Posts Tagged 'Jean Antoine Theodore Giroust'

Listen Hear

The Center for Creative Connections (C3) has been working closely with our Manager of Access Programs, Emily Wiskera, to create new sensory activities at each of the Pop-Up Art Spots. This month we have added a new activity to our Pop-Up Art Spot in the 18th-Century European Gallery. The works of art on view in this gallery are so epic they feel like they are straight out of a movie. So, we invited local musicians Clint Niosi and Claire Hecko to compose one-minute “film scores” for four of the works of art on view. Here’s a sneak peek of two of them:

Claude-Joseph Vernet, A Mountain Landscape with an Approaching Storm, 1775, oil on canvas, Dallas Museum of Art, Foundation for the Arts Collection, Mrs. John B. O'Hara Fund 1983.41.FA

Claude-Joseph Vernet, A Mountain Landscape with an Approaching Storm, 1775, oil on canvas, Dallas Museum of Art, Foundation for the Arts Collection, Mrs. John B. O’Hara Fund, 1983.41.FA

Jean Antoine Theodore Giroust, The Harp Lesson, 1791, oil on canvas, Dallas Museum of Art, Foundation for the Arts Collection, Mrs. John B. O'Hara Fund 2015.10.FA

Jean Antoine Theodore Giroust, The Harp Lesson, 1791, oil on canvas, Dallas Museum of Art, Foundation for the Arts Collection, Mrs. John B. O’Hara Fund, 2015.10.FA

Stop by the Pop-Up Art Spot on Saturdays between 1:00 and 4:00 p.m. or on Late Night between 8:00 and 11:00 p.m., check out an iPod, and listen to these mesmerizing sounds as you look closely at these works of art.

Jessica Fuentes is the Manager of Gallery Interpretation and the Center for Creative Connections at the DMA.

Pulling At Our Heart Strings

When a Museum acquires a new work of art, it can be a very quick process or it can take months—or sometimes years! The latter was the case with The Harp Lesson, a monumental triple portrait by the French neoclassical painter Jean Antoine Théodore Giroust (1753–1817).

We first became aware of the painting’s availability in 2010, but the circumstances to purchase it were not quite right. When it came up for auction at Christie’s Old Masters sale in New York on January 28 of this year, we were ready to spring into action. So Olivier Meslay, the DMA’s Associate Director of Curatorial Affairs and Barbara Thomas Lemmon Curator of European Art, headed to New York, hoping that the weatherman’s forecast for twelve to eighteen inches of snow there would not thwart our chance to bid on the painting. The morning of the auction, several of us excitedly watched the sale live online from our offices in Dallas. The bidding went quite fast; it seemed to be over in the blink of an eye! Then, after the auctioneer said “sold!” with a thwack of his hammer, we had to endure several anxious minutes before we learned that the DMA was the high bidder.

This month, the monumental painting went on view in the European Galleries. Including the frame, it measures just shy of ten feet tall. While installing it was no minor undertaking, these pictures are proof that no challenge is too insurmountable for the DMA’s expert art preparators!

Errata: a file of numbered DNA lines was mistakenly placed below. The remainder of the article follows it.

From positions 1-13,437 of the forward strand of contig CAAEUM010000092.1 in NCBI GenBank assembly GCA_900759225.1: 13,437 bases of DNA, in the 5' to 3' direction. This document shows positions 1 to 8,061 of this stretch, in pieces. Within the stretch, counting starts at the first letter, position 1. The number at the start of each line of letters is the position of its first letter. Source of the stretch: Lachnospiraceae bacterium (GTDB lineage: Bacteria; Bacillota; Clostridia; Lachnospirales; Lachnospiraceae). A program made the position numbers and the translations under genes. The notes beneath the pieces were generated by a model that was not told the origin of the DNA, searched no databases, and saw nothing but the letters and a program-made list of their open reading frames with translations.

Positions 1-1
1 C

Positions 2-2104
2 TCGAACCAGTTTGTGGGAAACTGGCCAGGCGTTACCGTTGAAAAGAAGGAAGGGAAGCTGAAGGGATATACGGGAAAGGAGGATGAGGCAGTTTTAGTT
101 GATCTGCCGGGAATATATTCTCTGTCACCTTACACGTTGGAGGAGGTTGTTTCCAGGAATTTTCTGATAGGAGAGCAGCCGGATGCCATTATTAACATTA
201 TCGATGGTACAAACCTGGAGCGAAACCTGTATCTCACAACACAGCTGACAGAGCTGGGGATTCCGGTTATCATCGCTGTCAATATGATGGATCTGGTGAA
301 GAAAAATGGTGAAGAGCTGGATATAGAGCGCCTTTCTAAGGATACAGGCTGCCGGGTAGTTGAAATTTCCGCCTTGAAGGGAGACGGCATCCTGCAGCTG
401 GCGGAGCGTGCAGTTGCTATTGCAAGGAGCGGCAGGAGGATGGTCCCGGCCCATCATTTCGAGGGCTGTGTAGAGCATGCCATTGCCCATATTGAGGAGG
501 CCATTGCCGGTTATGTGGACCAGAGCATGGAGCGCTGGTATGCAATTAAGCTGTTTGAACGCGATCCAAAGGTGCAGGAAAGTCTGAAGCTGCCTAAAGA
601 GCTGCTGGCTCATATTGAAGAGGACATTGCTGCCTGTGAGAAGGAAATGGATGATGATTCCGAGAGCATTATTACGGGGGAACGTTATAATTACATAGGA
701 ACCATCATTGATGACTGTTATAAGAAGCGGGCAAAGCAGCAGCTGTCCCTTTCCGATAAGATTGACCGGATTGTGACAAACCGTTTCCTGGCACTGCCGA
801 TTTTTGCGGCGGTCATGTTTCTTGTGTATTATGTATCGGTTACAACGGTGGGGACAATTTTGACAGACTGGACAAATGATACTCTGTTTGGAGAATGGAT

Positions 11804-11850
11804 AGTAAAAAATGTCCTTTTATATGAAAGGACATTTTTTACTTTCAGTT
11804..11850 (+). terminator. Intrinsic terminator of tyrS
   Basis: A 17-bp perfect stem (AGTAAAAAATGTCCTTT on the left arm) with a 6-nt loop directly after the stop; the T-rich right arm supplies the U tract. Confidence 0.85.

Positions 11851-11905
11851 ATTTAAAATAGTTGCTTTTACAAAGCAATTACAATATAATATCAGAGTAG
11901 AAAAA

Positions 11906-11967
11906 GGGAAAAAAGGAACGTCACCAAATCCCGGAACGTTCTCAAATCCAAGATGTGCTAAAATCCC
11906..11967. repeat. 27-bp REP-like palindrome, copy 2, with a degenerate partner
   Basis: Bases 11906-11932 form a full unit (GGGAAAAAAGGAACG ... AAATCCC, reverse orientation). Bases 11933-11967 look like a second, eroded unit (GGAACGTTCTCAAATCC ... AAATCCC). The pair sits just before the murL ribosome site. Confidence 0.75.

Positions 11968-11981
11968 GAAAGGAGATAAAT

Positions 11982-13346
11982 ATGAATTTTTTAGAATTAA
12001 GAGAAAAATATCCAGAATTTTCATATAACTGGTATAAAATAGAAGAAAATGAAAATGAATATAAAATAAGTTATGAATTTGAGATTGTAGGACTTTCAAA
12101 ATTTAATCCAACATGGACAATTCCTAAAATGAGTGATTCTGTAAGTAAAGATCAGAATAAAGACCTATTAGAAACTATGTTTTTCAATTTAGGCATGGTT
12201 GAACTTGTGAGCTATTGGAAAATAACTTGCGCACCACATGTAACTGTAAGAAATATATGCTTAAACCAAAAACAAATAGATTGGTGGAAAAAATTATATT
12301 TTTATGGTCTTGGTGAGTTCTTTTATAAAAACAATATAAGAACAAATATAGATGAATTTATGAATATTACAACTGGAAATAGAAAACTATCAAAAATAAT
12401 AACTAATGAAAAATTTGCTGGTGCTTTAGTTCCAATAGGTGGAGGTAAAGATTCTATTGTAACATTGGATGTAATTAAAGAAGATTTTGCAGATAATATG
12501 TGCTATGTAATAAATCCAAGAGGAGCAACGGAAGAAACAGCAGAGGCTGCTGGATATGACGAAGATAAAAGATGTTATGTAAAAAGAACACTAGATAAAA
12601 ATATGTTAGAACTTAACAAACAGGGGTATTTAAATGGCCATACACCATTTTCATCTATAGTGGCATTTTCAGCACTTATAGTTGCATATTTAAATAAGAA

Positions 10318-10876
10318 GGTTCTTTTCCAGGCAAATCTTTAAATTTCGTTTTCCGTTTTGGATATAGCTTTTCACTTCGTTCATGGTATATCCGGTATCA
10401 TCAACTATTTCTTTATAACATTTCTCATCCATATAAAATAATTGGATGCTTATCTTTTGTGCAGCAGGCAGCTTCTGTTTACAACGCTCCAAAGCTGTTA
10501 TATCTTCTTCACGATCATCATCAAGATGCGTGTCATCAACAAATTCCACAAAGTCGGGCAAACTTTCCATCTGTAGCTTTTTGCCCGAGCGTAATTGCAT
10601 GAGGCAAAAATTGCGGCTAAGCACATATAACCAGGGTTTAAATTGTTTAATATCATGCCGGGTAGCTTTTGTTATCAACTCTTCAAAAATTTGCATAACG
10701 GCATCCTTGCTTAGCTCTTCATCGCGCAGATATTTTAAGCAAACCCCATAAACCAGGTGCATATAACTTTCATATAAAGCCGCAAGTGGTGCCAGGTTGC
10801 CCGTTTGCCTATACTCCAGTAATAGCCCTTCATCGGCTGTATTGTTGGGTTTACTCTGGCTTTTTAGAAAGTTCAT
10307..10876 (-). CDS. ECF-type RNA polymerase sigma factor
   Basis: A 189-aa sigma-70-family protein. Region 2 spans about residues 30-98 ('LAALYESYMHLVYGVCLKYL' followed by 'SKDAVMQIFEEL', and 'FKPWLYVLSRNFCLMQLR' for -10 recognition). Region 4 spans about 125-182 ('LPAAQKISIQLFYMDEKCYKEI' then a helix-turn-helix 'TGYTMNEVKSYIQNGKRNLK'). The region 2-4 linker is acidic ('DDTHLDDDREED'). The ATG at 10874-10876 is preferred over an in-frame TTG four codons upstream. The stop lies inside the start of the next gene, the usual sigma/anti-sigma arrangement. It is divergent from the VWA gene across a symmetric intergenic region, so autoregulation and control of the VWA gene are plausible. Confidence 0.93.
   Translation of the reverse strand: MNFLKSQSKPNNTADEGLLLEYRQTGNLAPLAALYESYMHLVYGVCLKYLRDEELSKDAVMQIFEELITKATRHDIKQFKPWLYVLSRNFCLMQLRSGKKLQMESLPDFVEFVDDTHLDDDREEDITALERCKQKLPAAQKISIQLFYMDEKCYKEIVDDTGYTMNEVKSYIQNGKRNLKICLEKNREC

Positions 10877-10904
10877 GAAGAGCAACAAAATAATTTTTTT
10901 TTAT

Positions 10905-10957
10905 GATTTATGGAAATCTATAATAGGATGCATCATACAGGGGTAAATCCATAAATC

Completed in 1791, this large triple portrait depicts the fourteen-year-old Louise Marie Adelaïde Eugénie d’Orléans (1777–1847) and her governess, Stéphanie Félicité du Crest de Saint-Aubin, Comtesse de Genlis (1746–1830), each playing a large, beautiful harp. Leaning on the music stand before them is Mademoiselle Paméla (c. 1773–1831), who had been adopted by Madame de Genlis and raised as a companion to the d’Orléans children.

This remarkable life-size triple portrait is sure to create a sensation in our galleries just as it did when it debuted at the 1791 Salon in Paris.

installed

Martha MacLeod is the Curatorial Administrative Assistant in the European and American Art Department at the DMA.

Red, White, and Blue

Some visitors to the DMA may have taken our self-guided tour Seeing Red, and loyal readers of our blog may remember a post we did back in December about works in our collection that are white. So while we have not focused on the color blue yet, we thought this would be a good day to share with you a few works in our collection that feature red, white, and blue.

Striped chevron bead, Drawn glass, Dallas Museum of Art, gift of The Dozier Foundation

Childe Hassam, Flags, Fifth Avenue, 1918, Watercolor, Dallas Museum of Art, Munger Fund, in memory of Mrs. George Aldredge

Anne Vallayer-Coster, Bouquet of Flowers in a Blue Porcelain Vase, 1776, Oil on canvas, Dallas Museum of Art, Foundation for the Arts Collection, Mrs. John B. O’Hara Fund and gift of Michael L. Rosenberg

Rufino Tamayo, El Hombre (Man), 1953, Vinyl with pigment on panel, Dallas Museum of Art, Dallas Art Association commission, Neiman-Marcus Company Exposition Funds [credit line published in 1997 DMA Guide to the Collections: Dallas Museum of Art, commissioned by the Dallas Art Association through Neiman-Marcus Exposition Funds]

Piet Mondrian, Composition with Large Blue Plane, Red, Black, Yellow, and Gray, 1921, Oil on canvas, Dallas Museum of Art, Foundation for the Arts Collection, gift of Mrs. James H. Clark

Yves Tanguy, Apparitions, 1927, Oil on canvas, Dallas Museum of Art, The Eugene and Margaret McDermott Art Fund, Inc., in honor of Nancy O’Boyle

Jean Antoine Theodore Giroust, Oedipus at Colonus, 1788, Oil on canvas, Dallas Museum of Art, Foundation for the Arts Collection, Mrs. John B. O’Hara Fund

James Brooks, Quand, 1969, oil on canvas, Dallas Museum of Art, gift of the Meadows Foundation Incorporated

Wassily Kandinsky, Boating (from Sounds), 1907-1911, 1913, Volume with thirty-eight prose poems and twelve color and forty-four black-and-white woodcuts, Dallas Museum of Art, Centennial gift of Natalie H. (Schatzie) and George T. Lee

Stacey Lizotte is the Head of Adult Programming and Multimedia Services.


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